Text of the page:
The other week marked the end of a year of speaker selection, content development and coaching for TEDxAuckland. (It also marked the beginning of another year of speaker selection, content development and coaching!). I've been lucky enough to work as content director for this event for five years now. It's one of the world's biggest, and every year we welcome up to 30 speakers and performers and up to 2500 attendees to spend a day or two experiencing some "ideas worth spreading."
I've learned a lot in those years but the most portable one – my idea worth spreading – is our formula for choosing a talk. It's an idea worth spreading because it doesn't just apply to TED... it's true for any situation where you're asking yourself, "will anyone listen?"
I believe to give a great talk (or write a great song, or make a great film) you need just three things.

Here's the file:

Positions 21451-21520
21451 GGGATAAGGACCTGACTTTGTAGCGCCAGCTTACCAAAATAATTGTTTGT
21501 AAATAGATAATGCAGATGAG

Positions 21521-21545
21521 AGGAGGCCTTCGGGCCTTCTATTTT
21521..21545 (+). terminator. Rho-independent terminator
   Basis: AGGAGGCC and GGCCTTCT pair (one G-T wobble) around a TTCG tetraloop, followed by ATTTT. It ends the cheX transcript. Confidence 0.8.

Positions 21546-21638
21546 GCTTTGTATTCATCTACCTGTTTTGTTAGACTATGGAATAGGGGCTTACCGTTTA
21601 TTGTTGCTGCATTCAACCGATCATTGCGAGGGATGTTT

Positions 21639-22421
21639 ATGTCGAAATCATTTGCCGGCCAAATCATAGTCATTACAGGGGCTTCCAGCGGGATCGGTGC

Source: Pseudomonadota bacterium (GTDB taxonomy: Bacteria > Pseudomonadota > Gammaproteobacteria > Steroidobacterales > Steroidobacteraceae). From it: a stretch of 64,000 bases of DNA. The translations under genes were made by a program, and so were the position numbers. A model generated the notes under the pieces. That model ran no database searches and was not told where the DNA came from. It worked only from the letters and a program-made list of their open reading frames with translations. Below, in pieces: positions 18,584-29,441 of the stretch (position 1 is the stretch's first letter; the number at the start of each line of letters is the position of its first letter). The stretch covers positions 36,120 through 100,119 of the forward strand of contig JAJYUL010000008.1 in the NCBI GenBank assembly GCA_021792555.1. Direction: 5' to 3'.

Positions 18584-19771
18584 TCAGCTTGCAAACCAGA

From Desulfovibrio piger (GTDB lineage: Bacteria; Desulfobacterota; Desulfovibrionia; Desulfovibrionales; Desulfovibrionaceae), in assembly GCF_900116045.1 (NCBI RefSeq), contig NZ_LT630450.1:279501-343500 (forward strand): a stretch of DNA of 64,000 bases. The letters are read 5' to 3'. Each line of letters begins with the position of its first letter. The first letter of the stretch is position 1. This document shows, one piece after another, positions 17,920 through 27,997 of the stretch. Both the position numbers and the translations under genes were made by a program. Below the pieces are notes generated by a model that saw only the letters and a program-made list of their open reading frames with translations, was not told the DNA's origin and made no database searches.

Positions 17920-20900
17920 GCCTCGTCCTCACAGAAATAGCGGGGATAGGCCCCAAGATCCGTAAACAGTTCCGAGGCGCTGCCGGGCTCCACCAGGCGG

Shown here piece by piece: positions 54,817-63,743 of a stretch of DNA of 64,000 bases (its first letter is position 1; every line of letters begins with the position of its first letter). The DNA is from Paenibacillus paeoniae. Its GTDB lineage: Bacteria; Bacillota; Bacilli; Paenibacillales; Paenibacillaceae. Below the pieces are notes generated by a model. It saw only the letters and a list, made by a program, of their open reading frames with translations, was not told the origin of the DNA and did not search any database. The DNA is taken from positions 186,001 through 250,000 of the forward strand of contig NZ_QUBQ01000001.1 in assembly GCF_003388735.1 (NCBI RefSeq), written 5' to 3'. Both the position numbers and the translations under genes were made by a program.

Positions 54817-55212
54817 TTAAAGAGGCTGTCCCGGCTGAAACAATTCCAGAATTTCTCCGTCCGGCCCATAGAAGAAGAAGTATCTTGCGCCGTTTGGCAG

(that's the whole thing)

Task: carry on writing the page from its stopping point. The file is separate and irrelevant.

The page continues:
1. An idea. Not five ideas, and certainly not zero (although plenty of TED talks turn out to have none). Evolution is an idea. Don't worry be happy is an idea.
2. A personal connection. You don't have to have come up with the idea yourself (although hearing Isaac Newton talk about gravity would be cool). But it does need to have changed you, or you changed it. Test: if you could hand your notes to someone else and they could give your talk, you don't really have a strong enough personal connection. This should be a talk only you can give.
3. The skill to tell it well. This is the part speaker coaches often focus on. To be honest, though, nail the first two and we can take care of this. After coaching almost 100 speakers I've learnt that the most important speaking technique is to have a great idea, then don't let your talk get in its way.
Videos from TEDxAuckland 2016 will be online in June and I'll update this post to include a link.